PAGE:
Friday, April 24, 2009

Martin Luther King, Jr. on War

Stray plane sparks security scare over Washington

THE north lawn of the White House and parts of the US Capitol were briefly evacuated today after the pilot of a small plane strayed into restricted airspace.
"Proper procedures were followed. The pilot was compliant. It is over," a spokeswoman for the Department of Homeland Security said.

An official at the Federal Aviation Administration said the plane, identified as a single engine Cessna, later landed at a Washington-area airport without incident.

The security scare spurred the Secret Service to temporarily clear the north lawn in front of the White House while at the US Capitol the Senate went into a brief recess.

An "all clear" signal was given by Capitol police within minutes, and lawmakers and staff returned to Senate floor. Workers were also briefly evacuated from House of Representatives side of the building.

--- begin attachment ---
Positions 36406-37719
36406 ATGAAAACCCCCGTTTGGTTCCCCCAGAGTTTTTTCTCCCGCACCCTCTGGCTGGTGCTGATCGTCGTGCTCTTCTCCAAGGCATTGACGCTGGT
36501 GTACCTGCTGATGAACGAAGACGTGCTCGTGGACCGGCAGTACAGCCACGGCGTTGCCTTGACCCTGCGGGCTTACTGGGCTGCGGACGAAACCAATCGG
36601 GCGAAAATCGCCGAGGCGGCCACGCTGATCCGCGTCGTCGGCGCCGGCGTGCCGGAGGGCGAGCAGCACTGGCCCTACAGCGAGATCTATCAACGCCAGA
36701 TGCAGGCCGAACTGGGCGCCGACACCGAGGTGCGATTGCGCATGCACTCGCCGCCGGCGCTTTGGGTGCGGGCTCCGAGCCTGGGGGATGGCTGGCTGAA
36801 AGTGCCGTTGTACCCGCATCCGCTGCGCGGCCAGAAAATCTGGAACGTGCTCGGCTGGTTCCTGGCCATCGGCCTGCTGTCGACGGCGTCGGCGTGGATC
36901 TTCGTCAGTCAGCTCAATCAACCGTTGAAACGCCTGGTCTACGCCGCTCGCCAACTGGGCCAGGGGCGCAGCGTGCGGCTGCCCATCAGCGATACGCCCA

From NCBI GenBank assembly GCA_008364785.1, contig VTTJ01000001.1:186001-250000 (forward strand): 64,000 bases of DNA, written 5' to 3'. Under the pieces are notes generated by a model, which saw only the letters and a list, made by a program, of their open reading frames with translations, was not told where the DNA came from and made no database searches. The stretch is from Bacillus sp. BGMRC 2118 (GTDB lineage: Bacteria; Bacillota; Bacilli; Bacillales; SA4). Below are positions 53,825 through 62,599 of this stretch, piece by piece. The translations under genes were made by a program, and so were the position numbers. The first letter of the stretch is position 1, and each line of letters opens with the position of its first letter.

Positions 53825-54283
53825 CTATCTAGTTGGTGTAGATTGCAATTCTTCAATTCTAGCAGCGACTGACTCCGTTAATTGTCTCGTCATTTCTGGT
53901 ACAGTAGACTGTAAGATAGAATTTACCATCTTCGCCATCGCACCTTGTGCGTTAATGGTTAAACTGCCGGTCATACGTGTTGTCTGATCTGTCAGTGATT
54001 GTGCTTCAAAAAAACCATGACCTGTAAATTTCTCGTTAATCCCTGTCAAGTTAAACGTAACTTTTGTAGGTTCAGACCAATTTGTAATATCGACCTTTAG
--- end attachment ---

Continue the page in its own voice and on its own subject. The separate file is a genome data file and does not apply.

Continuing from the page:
After the hijacked plane attacks of September 11, 2001, officials tightened up security and increased the area of restricted airspace around Washington.

There have been several incidents since then of small planes breaching Washington area security.

Supreme Court to Weigh Voting Rights Act Challenge

Three high-profile cases challenging the nation’s civil rights laws and efforts to remedy age-old discrimination against African Americans and minorities in voting, employment and lending practices are on the docket for argument before the U.S. Supreme Court over the next week.